Apparel companies in India struggle with Covid-19 demand shock

02 April 2020 3 min. read
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India’s apparel sector is devising ways to deal with the sudden dip in revenues brought about by the Covid-19 crisis, according to a senior advisor at Alvarez & Marsal. Rishav Jain on how footfall at apparel shops has plummeted and its impact. 

“In certain cases the drop is as high as 80-100 per cent,” said Jain, who is a Senior Director and Consumer Retail sector lead at Alvarez & Marsal. Such a scenario is expected in light of the recent lockdowns imposed across the country, which has spelled disaster for the brick & mortar retail sector.

What makes matters worse for the apparel sector, according to Jain, is that the lockdown came at an awkward time in terms of supplies and inventory. “A key issue for the apparel sector is that a large part of the spring-summer collection has already arrived for most players. Inventory levels are high, but footfalls have dropped significantly.”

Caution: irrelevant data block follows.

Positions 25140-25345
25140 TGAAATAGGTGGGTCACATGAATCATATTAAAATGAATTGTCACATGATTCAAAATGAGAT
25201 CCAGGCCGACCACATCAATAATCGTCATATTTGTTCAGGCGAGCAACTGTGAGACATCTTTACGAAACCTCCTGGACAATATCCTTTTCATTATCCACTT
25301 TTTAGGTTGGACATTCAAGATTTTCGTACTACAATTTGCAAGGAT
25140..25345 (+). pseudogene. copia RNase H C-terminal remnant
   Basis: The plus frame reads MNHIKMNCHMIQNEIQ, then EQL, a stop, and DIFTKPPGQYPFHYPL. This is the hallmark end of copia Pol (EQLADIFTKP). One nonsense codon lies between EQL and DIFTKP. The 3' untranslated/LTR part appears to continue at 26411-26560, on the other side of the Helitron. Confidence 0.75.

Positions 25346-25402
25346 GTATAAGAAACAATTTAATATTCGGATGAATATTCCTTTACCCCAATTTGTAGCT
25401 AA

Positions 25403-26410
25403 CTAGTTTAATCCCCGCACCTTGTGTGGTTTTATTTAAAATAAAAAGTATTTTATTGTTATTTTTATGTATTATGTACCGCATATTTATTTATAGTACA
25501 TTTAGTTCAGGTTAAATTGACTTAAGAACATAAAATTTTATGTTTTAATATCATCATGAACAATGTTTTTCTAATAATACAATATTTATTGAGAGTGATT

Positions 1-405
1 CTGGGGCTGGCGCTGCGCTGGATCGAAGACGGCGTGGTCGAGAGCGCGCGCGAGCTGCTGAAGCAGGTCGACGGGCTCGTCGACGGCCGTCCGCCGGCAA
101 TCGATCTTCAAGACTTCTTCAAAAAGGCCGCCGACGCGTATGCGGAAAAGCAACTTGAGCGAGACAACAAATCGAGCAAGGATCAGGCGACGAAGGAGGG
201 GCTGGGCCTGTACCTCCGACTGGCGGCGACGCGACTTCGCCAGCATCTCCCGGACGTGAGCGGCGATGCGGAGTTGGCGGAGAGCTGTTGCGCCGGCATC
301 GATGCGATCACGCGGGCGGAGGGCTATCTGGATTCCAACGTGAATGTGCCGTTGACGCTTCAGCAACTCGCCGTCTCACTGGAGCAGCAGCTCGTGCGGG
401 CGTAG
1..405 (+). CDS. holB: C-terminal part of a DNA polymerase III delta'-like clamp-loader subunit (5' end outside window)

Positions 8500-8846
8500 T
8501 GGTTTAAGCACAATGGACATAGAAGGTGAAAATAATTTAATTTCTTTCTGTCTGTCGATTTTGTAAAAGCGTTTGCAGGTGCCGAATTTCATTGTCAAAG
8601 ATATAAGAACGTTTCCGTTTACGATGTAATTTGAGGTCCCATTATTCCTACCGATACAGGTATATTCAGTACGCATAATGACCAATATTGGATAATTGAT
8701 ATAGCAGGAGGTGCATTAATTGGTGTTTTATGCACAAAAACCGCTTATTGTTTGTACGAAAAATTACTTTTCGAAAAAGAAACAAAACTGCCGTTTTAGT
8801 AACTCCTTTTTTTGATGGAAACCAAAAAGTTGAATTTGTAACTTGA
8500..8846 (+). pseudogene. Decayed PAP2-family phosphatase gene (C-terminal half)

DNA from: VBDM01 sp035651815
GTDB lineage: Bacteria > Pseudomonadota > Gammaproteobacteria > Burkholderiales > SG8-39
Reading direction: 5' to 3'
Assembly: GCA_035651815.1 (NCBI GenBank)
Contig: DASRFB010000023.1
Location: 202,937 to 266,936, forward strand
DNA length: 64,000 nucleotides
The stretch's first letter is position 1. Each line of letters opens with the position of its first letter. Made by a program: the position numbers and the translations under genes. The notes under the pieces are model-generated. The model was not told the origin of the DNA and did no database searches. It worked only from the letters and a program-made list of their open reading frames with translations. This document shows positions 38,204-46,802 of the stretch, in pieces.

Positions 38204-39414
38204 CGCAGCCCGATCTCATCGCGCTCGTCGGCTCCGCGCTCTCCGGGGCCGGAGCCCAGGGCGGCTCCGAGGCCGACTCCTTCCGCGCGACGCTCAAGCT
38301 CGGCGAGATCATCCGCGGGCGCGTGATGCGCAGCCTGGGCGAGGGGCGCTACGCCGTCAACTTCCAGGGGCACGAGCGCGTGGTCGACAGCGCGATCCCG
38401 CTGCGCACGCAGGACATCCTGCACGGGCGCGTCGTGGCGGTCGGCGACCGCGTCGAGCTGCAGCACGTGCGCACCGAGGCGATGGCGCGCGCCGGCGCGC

For businesses that have an online presence, the outlook is not as devastating. Online retail is expected to grow significantly over the next few days, as the world of business and commerce moves online. Examples abound of businesses moving their operations online, with some even starting a ‘work from home’ apparel collection.

Apparel companies in India struggle with Covid-19 demand shock

Business Today reports on the new ‘work from home’ line launched by Label Life, a women’s apparel brand. The style in comfort concept being marketed by Label Life is one of many creative ways that apparel brands have found to navigate the current circumstances. Operating in a thriving ecommerce market like India, these businesses are more likely to find a way out.

Companies that rely on brick & mortar stores, meanwhile, have another variety of challenges to navigate. For them, the option of generating sales has all but been written off under the lockdown, shifting their priority to damage control measures. Jain details the various ways in which these businesses are looking to cut costs and manage with minimal revenues.

“Retailers and brands are trying to manage vendor payments cycles, discussing delay in rental payouts with landlords, trying to stop all kinds of frill expenses. Most players are also trying to use this opportunity to rationalise their underperforming stores as well,” he explained.

The retail sector is not alone in its struggles, of course. Other sectors are also having to be creative, both in terms of maintaining some revenue flow under the lockdown measures and in terms of ensuring the survival of their business in light of financial strain, which is all but inevitable at present